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|Title:||The Role of Source Water Carbonate Chemistry in Setting Outgassing in the Southern Ocean in CMIP6 Models|
|Abstract:||The Southern Ocean is a critical region of carbon dioxide exchange between the atmosphere and the ocean's interior. With historically sparse observations, much of our understanding of the Southern Ocean and its role in the global carbon budget comes from climate models, which continue to show great variation and uncertainty in physical and biogeochemical parameters. The limited understanding we glean from climate models makes future projections of the Southern Ocean's role in taking up anthropogenic carbon and mitigating warming uncertain. The purpose of this project is to evaluate the representation of the Southern Ocean's carbon cycle across a suite of models from the sixth generation of the Coupled Model Intercomparison Project (CMIP6), specifically analyzing the carbonate chemistry and outgas potential of the source waters in the region where upwelled deep waters release carbon from the deep ocean. We determine outgas potential by calculating potential pCO2--the partial pressure of carbon dioxide a water parcel would have if brought adiabatically to the surface. There is a consistent spatial relationship between subsurface potential pCO2 and surface CO2 fluxes across the models: CO2 outgassing begins where high potential pCO2 upwells to the mixed layer, and continues equatorward as potential pCO2 declines. Moreover, the magnitude of potential pCO2 below the winter mixed layer is positively correlated with outgas intensity, yet has no relationship with total outgassing. Thus, we hypothesize that models respond differently to their subsurface potential pCO2, on account of intermodel variability in transport and surface processes that affect CO2 fluxes.|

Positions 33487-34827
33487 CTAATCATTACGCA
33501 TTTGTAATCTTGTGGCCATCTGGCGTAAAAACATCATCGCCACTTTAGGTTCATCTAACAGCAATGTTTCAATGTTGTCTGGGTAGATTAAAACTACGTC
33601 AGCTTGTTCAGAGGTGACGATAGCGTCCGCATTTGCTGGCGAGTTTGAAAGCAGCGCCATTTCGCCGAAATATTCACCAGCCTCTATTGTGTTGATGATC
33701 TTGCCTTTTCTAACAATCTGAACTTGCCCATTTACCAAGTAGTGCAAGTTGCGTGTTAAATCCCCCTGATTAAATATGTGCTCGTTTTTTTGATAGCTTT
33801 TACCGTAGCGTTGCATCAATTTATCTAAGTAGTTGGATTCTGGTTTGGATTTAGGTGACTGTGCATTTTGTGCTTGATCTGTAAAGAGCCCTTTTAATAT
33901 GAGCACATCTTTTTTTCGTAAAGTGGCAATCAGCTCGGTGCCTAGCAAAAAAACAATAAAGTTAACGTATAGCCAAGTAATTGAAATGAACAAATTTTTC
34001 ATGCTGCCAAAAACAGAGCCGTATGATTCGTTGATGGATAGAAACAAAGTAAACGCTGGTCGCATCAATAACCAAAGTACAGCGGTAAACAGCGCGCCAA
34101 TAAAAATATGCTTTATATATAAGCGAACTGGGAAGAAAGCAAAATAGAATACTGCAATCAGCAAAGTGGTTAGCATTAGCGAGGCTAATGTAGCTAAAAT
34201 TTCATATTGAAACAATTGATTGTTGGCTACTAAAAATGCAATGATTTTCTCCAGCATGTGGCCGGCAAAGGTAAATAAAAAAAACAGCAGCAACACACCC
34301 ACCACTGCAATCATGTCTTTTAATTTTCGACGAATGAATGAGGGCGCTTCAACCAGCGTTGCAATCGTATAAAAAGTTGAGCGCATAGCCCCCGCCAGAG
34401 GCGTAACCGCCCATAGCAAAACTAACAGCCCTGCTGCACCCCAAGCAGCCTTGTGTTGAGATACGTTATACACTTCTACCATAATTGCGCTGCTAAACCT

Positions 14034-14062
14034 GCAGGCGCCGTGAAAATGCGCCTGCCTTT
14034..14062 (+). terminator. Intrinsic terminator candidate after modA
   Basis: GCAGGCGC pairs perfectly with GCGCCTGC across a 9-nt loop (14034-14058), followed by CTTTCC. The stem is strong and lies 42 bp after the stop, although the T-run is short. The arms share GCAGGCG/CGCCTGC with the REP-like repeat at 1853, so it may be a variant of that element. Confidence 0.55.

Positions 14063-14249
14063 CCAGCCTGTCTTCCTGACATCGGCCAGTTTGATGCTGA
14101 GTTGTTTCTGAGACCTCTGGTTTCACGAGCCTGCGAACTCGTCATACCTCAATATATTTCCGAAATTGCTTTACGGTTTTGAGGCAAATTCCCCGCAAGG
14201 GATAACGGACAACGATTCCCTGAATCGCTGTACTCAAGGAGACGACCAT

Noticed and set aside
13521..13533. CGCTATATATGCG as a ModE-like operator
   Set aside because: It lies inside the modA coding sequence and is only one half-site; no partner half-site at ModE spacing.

|Type of Material:||Princeton University Senior Theses|
|Appears in Collections:||Geosciences, 1929-2022|
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